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I've written the following routine to manually traverse through a directory and calculate its size in C#/.NET:

protected static float CalculateFolderSize(string folder)
    float folderSize = 0.0f;
        //Checks if the path is valid or not
        if (!Directory.Exists(folder))
            return folderSize;
                foreach (string file in Directory.GetFiles(folder))
                    if (File.Exists(file))
                        FileInfo finfo = new FileInfo(file);
                        folderSize += finfo.Length;

                foreach (string dir in Directory.GetDirectories(folder))
                    folderSize += CalculateFolderSize(dir);
            catch (NotSupportedException e)
                Console.WriteLine("Unable to calculate folder size: {0}", e.Message);
    catch (UnauthorizedAccessException e)
        Console.WriteLine("Unable to calculate folder size: {0}", e.Message);
    return folderSize;

I have an application which is running this routine repeatedly for a large number of folders. I'm wondering if there's a more efficient way to calculate the size of a folder with .NET? I didn't see anything specific in the framework. Should I be using P/Invoke and a Win32 API? What's the most efficient way of calculating the size of a folder in .NET?

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10 Answers 10

up vote 12 down vote accepted

I do not believe there is a Win32 API to calculate the space consumed by a directory, although I stand to be corrected on this. If there were then I would assume Explorer would use it. If you get the Properties of a large directory in Explorer, the time it takes to give you the folder size is proportional to the number of files/sub-directories it contains.

Your routine seems fairly neat & simple. Bear in mind that you are calculating the sum of the file lengths, not the actual space consumed on the disk. Space consumed by wasted space at the end of clusters, file streams etc, are being ignored.

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This method also ignores junctions, hardlinks, compression and offline storage. –  Anton Tykhyy Jun 13 '09 at 8:32
EnumerateFiles might also be preferable as there might be folders with 100k+ files in them. Junctions as mentioned above might cause infinite recursion IIRC. –  FuleSnabel Aug 8 '13 at 9:27
There is an API. The FileSystemObject (COM). Use theGetFolder()-Method msdn.microsoft.com/en-us/library/f1xtf7ta(v=vs.84).aspx and the Size-Property msdn.microsoft.com/en-us/library/2d66skaf(v=vs.84).aspx –  Daniel Fisher lennybacon Aug 8 at 11:31

No, this looks like the recommended way to calculate directory size, the relevent method included below:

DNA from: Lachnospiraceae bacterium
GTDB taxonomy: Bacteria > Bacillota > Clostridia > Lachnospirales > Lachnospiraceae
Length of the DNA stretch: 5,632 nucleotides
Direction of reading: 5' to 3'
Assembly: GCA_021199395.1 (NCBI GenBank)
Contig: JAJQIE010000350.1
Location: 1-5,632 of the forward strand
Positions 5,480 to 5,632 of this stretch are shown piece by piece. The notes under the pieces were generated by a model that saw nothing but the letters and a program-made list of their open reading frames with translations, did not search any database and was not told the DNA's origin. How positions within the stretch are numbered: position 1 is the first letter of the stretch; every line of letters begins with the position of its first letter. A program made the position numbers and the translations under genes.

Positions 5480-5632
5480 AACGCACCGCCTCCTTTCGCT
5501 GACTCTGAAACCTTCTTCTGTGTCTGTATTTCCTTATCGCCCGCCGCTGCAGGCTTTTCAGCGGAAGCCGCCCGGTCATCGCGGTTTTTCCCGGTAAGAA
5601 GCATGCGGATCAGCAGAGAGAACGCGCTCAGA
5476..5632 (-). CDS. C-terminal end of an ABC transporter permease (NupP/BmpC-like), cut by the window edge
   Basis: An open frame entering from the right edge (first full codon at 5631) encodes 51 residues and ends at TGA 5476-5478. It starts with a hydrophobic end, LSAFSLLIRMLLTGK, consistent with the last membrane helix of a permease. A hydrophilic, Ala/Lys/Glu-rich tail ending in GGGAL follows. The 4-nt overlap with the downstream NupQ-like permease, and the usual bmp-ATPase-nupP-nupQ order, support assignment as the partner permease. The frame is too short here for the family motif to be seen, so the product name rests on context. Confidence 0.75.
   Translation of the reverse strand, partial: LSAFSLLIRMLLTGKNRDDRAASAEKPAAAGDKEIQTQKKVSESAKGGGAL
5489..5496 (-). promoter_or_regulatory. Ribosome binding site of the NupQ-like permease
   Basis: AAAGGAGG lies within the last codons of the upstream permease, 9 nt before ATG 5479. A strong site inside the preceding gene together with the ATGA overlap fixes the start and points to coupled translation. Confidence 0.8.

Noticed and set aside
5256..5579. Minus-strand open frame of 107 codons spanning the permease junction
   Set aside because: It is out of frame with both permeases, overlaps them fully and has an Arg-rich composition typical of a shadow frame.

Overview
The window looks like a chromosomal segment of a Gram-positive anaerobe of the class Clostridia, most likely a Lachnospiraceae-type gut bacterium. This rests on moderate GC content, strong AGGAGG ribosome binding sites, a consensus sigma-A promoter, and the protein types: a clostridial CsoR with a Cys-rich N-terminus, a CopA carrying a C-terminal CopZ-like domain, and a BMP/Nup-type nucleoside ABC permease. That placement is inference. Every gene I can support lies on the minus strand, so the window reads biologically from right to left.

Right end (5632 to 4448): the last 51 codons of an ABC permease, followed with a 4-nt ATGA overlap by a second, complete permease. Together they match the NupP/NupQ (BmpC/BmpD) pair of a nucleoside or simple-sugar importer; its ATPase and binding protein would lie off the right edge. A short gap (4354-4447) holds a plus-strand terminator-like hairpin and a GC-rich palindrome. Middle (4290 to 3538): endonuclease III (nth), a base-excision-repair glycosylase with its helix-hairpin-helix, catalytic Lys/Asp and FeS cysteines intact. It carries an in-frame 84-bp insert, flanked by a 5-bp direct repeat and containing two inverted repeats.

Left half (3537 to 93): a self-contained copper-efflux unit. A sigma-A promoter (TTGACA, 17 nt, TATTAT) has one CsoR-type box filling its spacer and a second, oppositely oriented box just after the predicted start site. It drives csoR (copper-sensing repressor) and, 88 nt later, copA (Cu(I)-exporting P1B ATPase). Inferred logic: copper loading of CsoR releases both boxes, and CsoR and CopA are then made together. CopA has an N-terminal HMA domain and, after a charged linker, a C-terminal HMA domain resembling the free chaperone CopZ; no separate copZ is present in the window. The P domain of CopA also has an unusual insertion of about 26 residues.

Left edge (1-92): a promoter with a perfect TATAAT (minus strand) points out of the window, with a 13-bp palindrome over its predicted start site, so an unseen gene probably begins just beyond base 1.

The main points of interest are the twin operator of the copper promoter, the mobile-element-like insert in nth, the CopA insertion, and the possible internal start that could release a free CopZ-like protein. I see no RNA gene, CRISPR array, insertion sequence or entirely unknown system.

public static long DirSize(DirectoryInfo d) 
    long Size = 0;    
    // Add file sizes.
    FileInfo[] fis = d.GetFiles();
    foreach (FileInfo fi in fis) 
        Size += fi.Length;    
    // Add subdirectory sizes.
    DirectoryInfo[] dis = d.GetDirectories();
    foreach (DirectoryInfo di in dis) 
        Size += DirSize(di);   

You would call with the root as:

Console.WriteLine("The size is {1} bytes.", DirSize(new DirectoryInfo(targetFolder));

...where targetFolder is the folder-size to calculate.

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search for "The following code example demonstrates how to calculate the size of a directory;" and it's the same as the above example. –  mbrownnyc Aug 22 '11 at 19:04
Updated link‌​, fwiw. –  ladenedge Aug 27 '12 at 1:45
@ladenedge updated link? That one takes you to v2.0 ... Answer link is correct. –  Fabian Fernandez Jan 8 '13 at 14:59
BTW: the recommended way link no longer contains the example. Seems like MSDN has been updated and that one got lost. –  Fabian Fernandez Jan 8 '13 at 15:01
public static long DirSize(DirectoryInfo dir)
    return dir.GetFiles().Sum(fi => fi.Length) +
           dir.GetDirectories().Sum(di => DirSize(di));
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This solution has several issues, one of the beeing the lack of termination for recursively symlinked directories on NTFS (aka Junction Points) and Unix-SMB shares. –  mbx Aug 28 '13 at 7:26
I agree. What are the others? –  Grozz Sep 4 '13 at 17:32
PathTooLongException (see this blogpost) and missing credentials to read from certain subdirs (UnauthorizedAccessException) come to mind. A less important issue should be removable drives (USB Sticks etc.) unplugged while operating. Exception handling here is a must - just return 0 locally and log the error(s) if the summed result should be of any value. BTW: Applied on a remote share it may look like a DOS attack. I'm sure I missed at least one other case :-) –  mbx Sep 4 '13 at 19:05
When handling these known Exceptions, I still get a StackOverflowException for larger drives. –  mbx Sep 4 '13 at 19:09
I think throwing in all those cases is acceptable and thus default behavior is fine. StackOverflowException is the only one that should be dealt with, although I do not believe that it can be reached without recursive symlinks. –  Grozz Sep 5 '13 at 2:32

The real question is, what do you intend to use the size for?

Your first problem is that there are at least four definitions for "file size":

  • The "end of file" offset, which is the number of bytes you have to skip to go from the beginning to the end of the file.
    In other words, it is the number of bytes logically in the file (from a usage perspective).

  • The "valid data length", which is equal to the offset of the first byte which is not actually stored.
    This is always less than or equal to the "end of file", and is a multiple of the cluster size.
    For example, a 1 GB file can have a valid data length of 1 MB. If you ask Windows to read the first 8 MB, it will read the first 1 MB and pretend the rest of the data was there, returning it as zeros.

  • The "allocated size" of a file. This is always greater than or equal to the "end of file".